There is no peace for the son of man. The foxes and wolves have their holes, but the son of man hath not where to lay his head. Our generation is a generation of men. It is not a generation of foxes and wolves. Each of us would dearly like to rest his head somewhere, to have a little warm, dry nest. But there is no peace for the son of man. Each of us at some time in his life has had the illusion that he could sleep somewhere safely, that he could take possession of some certainty, some faith, and there rest his limbs. But all the certainties of the past have been snatched away from us, and faith has never after all been a place for sleeping in.12

War revealed the fragility of a faith contingent on safety and material security. For Ginzburg, faith stirs us from our slumber, inviting us to confront reality, rather than shielding ourselves from it. She writes, ‘we cannot lie in our books and we cannot lie in any of the things that we do.’13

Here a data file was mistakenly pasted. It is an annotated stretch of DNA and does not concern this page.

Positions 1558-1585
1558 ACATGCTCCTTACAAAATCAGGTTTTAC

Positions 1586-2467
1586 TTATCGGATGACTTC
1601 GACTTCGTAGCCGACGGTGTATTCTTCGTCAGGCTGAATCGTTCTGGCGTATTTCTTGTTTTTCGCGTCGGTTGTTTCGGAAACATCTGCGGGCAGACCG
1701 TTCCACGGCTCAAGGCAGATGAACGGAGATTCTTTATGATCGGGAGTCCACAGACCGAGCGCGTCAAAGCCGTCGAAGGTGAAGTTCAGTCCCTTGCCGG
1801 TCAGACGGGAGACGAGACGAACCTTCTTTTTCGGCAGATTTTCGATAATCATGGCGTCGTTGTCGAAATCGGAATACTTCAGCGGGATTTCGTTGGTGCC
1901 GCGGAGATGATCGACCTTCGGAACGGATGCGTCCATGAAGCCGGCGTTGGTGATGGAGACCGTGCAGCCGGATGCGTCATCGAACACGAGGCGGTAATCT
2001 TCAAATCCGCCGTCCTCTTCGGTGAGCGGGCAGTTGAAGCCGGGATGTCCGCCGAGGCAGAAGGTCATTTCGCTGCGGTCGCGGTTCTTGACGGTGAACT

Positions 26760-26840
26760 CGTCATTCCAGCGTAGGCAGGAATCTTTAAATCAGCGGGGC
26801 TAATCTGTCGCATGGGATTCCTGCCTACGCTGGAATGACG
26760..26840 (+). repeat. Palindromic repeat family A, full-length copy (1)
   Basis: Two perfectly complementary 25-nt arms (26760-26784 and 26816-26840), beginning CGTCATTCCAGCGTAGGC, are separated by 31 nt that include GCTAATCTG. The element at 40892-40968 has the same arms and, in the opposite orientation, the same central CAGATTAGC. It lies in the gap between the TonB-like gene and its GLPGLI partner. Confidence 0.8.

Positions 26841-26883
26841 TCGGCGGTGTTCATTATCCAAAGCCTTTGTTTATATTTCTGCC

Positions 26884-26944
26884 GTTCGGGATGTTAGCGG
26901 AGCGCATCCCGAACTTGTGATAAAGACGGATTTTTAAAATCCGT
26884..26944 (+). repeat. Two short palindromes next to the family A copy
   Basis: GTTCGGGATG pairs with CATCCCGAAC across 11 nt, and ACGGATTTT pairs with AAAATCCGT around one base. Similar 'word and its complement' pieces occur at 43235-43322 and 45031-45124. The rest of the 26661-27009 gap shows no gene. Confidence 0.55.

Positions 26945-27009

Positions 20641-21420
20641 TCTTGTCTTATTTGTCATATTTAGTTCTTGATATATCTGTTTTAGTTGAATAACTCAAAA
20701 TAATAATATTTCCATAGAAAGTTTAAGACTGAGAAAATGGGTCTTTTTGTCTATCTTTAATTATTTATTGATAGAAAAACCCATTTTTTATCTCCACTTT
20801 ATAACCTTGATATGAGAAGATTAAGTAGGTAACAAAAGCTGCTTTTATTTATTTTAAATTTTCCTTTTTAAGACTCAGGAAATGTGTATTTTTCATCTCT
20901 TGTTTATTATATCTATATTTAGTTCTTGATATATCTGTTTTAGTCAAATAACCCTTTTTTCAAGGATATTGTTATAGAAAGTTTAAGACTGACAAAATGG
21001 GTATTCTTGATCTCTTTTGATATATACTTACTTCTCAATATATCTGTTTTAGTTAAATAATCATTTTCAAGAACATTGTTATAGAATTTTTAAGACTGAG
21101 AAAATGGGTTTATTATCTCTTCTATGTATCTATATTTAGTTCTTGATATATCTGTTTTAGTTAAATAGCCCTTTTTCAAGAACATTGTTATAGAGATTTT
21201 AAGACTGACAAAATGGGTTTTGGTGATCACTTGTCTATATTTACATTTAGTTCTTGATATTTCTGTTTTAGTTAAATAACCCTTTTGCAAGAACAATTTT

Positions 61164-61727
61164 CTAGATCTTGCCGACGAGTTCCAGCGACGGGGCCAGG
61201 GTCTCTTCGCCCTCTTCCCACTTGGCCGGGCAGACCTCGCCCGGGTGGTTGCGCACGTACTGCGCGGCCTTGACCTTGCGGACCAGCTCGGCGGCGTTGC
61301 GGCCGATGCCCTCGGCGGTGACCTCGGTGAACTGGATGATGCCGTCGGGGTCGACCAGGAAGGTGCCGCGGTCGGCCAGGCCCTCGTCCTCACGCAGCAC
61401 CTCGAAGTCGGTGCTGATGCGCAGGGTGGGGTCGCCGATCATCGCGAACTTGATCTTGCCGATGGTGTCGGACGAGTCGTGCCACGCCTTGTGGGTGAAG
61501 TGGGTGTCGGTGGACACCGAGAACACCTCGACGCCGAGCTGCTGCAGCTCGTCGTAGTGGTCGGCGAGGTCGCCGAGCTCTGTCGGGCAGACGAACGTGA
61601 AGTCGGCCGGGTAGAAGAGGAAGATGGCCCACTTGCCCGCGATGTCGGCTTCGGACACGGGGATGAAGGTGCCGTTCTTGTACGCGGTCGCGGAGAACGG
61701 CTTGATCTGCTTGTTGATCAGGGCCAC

Lemonade with Rationed Sugar

If faith is not a place for sleeping in, then Ginzburg seems to suggest that faith compels us to action, while accompanying us into places we didn’t expect to find any hope. As the poet Christian Wiman writes, ‘faith is folded into change’ and is the ‘mutable, messy process of our lives rather than any fixed mental product.’14 In the Gospels, we witness Jesus as an incarnation of this reality, choosing precarity over comfort. A pervasive sense of uncertainty seemed to underpin Ginzburg’s own spiritual life.15 She claimed she believed in God ‘albeit in a chaotic, tormented and discontinuous manner.’16 Her essay, ‘On Believing and Not Believing in God’ explored this fraught relationship with religion as she wavered between faith and doubt. In it, she envisioned her belief in God as ‘so doubting, so wavering, so ready to be snuffed out altogether that it is not in the least consoling.’17 As Judith Laurence Pastore notes, Ginzburg experienced God through the ‘real people she loved.’18 In her essay, ‘Human Relationships,’ Ginzburg notes the absurdity of the challenge to love one’s neighbor in our ‘wavering life.’19 She writes, ‘human relationships have to be rediscovered and reinvented everyday,’ and understanding the ‘things of the world’ takes place when we renounce our possession of them and return them to the will of God.20